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Features

  • Burrowing Owl Promo

    Burrowing Owls

    Looking for all the world like a child's cute stuffed toy, burrowing owls are beloved residents of the shrub-steppe.

    Burrowing Owls

  • Badger Promo

    Badgers

    Tough, grizzled, occasionally grouchy, the badger is the curmudgeon next door—gruff but a good guy with an interesting life story to tell.

    Badgers

  • Mule Deer Promo

    Mule Deer Photo Gallery

    You'll see a lot of mule deer here. There's a good reason for that—Umatilla has one of the most impressive mule deer herds found anywhere.

    Mule Deer Photo Gallery

Watching Wildlife

Watching Wildlife

Watching Wildlife

Want to see more animals on your trip to Umatilla National Wildlife Refuge? Here are some tips from the "experts."

Watching Wildlife

About the Complex

Mid-Columbia River National Wildlife Refuge Complex

The Mid-Columbia River Refuges are eight refuges within the Columbia Basin.

Umatilla is managed as part of the Mid-Columbia River National Wildlife Refuge Complex.

Learn more about the complex 

About the NWRS

National Wildlife Refuge System

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The National Wildlife Refuge System, within the U.S. Fish and Wildlife Service, manages a national network of lands and waters set aside to conserve America’s fish, wildlife, and plants.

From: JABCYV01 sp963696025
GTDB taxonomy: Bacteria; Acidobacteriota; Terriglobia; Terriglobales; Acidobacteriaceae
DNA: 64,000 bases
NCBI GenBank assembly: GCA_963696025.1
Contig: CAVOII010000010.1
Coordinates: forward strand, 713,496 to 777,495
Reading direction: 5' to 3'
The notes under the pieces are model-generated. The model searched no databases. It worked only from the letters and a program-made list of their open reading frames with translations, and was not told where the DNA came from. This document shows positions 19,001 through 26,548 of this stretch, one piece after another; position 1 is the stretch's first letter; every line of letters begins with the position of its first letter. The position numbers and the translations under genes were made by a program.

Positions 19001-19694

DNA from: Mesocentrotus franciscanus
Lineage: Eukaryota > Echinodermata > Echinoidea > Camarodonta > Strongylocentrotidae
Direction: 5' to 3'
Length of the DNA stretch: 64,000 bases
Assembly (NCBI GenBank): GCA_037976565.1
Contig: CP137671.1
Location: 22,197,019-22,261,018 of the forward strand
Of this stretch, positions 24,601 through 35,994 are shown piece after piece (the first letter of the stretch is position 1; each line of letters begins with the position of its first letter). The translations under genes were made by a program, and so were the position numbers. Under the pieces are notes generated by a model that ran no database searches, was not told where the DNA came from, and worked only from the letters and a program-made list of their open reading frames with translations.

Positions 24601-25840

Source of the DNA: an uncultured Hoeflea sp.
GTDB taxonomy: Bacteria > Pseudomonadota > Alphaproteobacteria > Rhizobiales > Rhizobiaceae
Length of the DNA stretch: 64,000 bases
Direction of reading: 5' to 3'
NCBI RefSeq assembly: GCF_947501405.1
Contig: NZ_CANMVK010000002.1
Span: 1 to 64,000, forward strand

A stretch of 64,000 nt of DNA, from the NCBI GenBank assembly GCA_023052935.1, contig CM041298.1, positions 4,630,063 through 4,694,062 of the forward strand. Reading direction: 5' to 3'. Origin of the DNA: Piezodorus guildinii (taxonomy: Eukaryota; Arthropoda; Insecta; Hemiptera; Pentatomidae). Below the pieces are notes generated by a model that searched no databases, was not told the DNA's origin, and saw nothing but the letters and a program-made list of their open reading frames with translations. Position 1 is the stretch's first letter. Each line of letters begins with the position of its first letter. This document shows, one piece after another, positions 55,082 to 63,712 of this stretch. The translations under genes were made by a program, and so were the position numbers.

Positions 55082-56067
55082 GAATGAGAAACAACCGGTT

Learn more about the NWRS  

Follow NWRS Online

 

Of Special Interest

  • McCormack Slough Christmas Hunting Closure

    No HuntingDecember 24, 2014

    No Hunting On McCormack Slough December 24 and 25 — Just a reminder that the Hunting Check Station will be closed on Wednesday, December 24, and Thursday, December 25. That means there will be no hunting on the McCormack Slough these days. That includes ducks, geese, quail, pheasants, or any other species that might normally be hunted. Our Hunting Check Station folks already work Thanksgiving and New Year’s Day to provide the public with hunting opportunities. We’re giving them a holiday off. This closure is also in effect for the Fee Hunt Area at McNary National Wildlife Refuge.

  • Watch For Wildlife

    Bunny

    The days are turning shorter and the nights colder. Fall is the time of year when wildlife is on the move, preparing for a difficult winter. While winters in the Columbia Basin aren’t that stressful to wildlife, nonetheless creatures here follow the natural instincts of their kind everywhere and are on the move preparing for winter. This is also the time of year when young are dispersing, leaving their birthplace to find territories of their own. Drivers need to slow down and keep a constant watch for wildlife. Haven’t you noticed more dead animals along the road lately? There’s always an upswing of wildlife-vehicle collisions in the fall. So, if getting home 23 seconds sooner is worth squashing a squirrel, mangling a marmot, bashing a beaver, or demolishing a deer, then by all means, keep driving like you’re on the NASCAR circuit. Apart from the permanent damage to wildlife, you’ll incur several hundred dollars worth of damage to your car. So, why don’t you just follow the traffic laws instead? Both your fellow drivers and our wildlife will thank you.

Page Photo Credits — Mule Deer  At Sunset - Chuck & Grace Bartlett, Burrowing Owl - Jane Abel, Badger - James Perdue, Mule Deer Buck - Chuck and Grace Bartlett
Last Updated: Dec 08, 2014

Events

  • 2014 Events Calendar

    Snowy Owl - EventsJanuary 01, 2014

    We've summarized our of events for you in PDF format. Things do change, so please look at the event details in the calendar.

    2014 Events Calendar (PDF)
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